Five of My Favourite Things To See in Scotland
Last week I wrote about the importance of being a tourist in your own country, and, well, I should really take my own advice with that, huh?
With that in mind, here are five of my favourite things to see in Scotland: or in this part of it, at least. For this list, I’ve stuck mostly to the central and east coast areas, purely because those are the places I visit most often. Please don’t take that as an indication that there’s nothing to see in the rest of the country, though: in fact, in keeping with my ‘make every day feel like a vacation’ post, I’m going to make it my goal to see as many places in Scotland as I can and report back. Deal?
For now, though, here are five of my favourite things to see in Scotland…
01. Seacliff Beach, East Lothian
A lot of people visit the pretty coastal town of North Berwick (and with good reason, too: in fact, I love it so much I’m determined to make it my future home…), but not so many venture further along the coast to Seacliff: probably because it’s one of those hidden gems that most people don’t even know about. To be fair, Seacliff is pretty hidden: you get to it via a narrow dirt track, which cars can just get along without falling over a cliff edge, and it feels a bit like you shouldn’t actually be there. It’s worth the trip, though, because when you emerge from the woods onto the golden sand of the almost-deserted beach, you’ll feel like you’re the first person to ever stumble across it, and you’ll want to stay there forever. Or until it gets too cold, anyway. And it WILL.
Seacliff is home to one of the country’s smallest harbours, and also has some of the best views you’ll get of the ruined Tantallon Castle and Bass Rock. Love it.
02. Jupiter Artland, Wilkieston, West Lothian
Jupiter Artland is an art gallery with a difference: the difference being that most of it is outdoors, and it’s … well, it’s an experience, basically. A good one, though. And also a kinda creepy one at times: you walk through the woods, past sculptures of scary little girls and mysterious dark pits, and eventually come out into the beautiful sculpted hills in the image above. There’s much, much more to it than that, though: I wrote a post about our visit a couple of years ago, but the exhibits change regularly, so you never know what you might find. The park does close during the winter, unfortunately, so make sure it’s open before heading out there!
03. Cramond Island, near Edinburgh
Cramond Island is an uninhabited island near Edinburgh, which is reached by a causeway during low tide. (Yes, you will get trapped there if you don’t pay attention to the tides. No, it hasn’t happened to me yet, but there’s still time…) Walking across the sea bed feels pretty eerie on its own, but the island, when you reach it, is right out of The Famous Five, basically. It’s small enough to walk around fairly easily, and pretty enough to make you want to take a million photos and post them all to Instagram, even although you know it’ll start to annoy people. There’s not much to see on the island itself, other than what remains of some WW2 fortifications, but it’s worth the walk for the views alone – and you never know, you might get to have a ripping, Enid Blyton-style adventure. Especially if you’re still there when the tide starts to come in.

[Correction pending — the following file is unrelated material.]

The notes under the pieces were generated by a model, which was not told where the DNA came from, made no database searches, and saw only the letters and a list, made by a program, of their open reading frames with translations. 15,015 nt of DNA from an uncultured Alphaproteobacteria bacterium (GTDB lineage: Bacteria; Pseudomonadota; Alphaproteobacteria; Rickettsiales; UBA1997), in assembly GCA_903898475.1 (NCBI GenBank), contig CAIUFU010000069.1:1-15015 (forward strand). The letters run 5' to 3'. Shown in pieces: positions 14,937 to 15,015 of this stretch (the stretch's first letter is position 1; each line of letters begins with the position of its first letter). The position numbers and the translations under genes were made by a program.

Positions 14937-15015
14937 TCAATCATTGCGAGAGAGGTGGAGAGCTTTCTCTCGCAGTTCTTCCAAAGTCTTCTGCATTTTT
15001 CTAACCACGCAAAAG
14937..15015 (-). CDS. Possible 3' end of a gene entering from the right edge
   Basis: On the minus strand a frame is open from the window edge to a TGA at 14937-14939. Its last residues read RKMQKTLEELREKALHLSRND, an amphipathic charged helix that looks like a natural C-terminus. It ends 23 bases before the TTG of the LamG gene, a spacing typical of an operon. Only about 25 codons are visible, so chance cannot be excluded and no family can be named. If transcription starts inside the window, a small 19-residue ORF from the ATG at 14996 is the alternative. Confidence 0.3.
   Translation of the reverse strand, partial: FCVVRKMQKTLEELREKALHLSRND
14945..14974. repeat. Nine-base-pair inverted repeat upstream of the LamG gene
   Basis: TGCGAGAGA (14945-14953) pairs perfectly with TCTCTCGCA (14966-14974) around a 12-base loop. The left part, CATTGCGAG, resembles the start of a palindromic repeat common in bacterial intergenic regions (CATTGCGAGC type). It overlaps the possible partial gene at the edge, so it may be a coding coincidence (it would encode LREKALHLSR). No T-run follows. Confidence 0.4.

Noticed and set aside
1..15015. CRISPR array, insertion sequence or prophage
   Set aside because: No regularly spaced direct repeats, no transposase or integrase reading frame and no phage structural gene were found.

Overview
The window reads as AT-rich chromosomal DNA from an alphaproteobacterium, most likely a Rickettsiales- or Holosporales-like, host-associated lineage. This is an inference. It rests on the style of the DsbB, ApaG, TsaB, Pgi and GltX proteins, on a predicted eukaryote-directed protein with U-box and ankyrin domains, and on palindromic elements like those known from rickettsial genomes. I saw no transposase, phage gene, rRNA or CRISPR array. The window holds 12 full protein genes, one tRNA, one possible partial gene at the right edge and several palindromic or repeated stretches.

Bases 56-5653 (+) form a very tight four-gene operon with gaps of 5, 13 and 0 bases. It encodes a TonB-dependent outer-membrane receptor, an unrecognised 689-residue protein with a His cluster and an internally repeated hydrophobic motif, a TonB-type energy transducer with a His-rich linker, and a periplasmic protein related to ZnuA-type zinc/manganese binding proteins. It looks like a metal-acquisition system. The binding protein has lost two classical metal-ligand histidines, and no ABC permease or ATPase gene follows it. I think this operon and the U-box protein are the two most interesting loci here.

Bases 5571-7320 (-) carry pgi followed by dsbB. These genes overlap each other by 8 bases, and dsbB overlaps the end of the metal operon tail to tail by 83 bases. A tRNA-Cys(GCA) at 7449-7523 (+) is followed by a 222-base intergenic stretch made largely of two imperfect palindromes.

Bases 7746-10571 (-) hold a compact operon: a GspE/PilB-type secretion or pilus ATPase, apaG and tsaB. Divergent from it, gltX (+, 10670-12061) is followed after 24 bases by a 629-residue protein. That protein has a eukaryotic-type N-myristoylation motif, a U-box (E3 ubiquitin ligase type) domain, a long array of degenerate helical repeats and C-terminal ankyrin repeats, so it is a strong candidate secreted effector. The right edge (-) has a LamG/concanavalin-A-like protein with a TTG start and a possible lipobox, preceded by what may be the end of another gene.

Once you’re off the island, the village of Cramond itself is a cute little place (and another contender for the position of Amber’s Future Home, actually), with some nice little restaurants and cafes: oh, and there’s normally an ice cream van down by the beach, too…
04. Dean Village, Edinburgh
Despite living near Edinburgh my entire life, and actually living IN Edinburgh for a few years, I actually only discovered Dean Village last year, much to my shame. Although the name suggests a remote location, it’s right in the heart of the city, and is a World Heritage Site – a fact that won’t surprise you in the slightest when you walk down the hill, and realise you’ve just taken a step back in time. Now, if you’ve been to Edinburgh, you’ll know that there are many areas of the city which feel like that, but Dean Village is quite unique, with its Elizabethan-style buildings and narrow, cobbled streets. It really feels like being on the set of a movie or something, and it’s really quite strange when you look up and see the modern buildings of the New Town rising up behind it. It’s well worth a visit, and you can read my post on it here.
05. New Lanark World Heritage Site, Lanarkshire
New Lanark is basically a mill town, but it’s also a social experiment, and a fascinating example of 18th century social planning. The village was built by mill owner and philanthropist David Dale, to house the mill workers and their families, and although the conditions these people lived and worked in seem horrific by our modern standards, it was actually way ahead of its time, and living there would’ve been considered a pretty sweet deal to working-class Scots of the age.
The buildings have all been preserved as part of the World Heritage Site, and many of them are open to the public, with tours and exhibits showing you what life was like. It’s a bleakly beautiful setting, right on the Falls of Clyde, and no matter how bad your week has been, I promise you’ll leave there feeling nothing but gratitude that you’re not a mill worker in 18th century Scotland…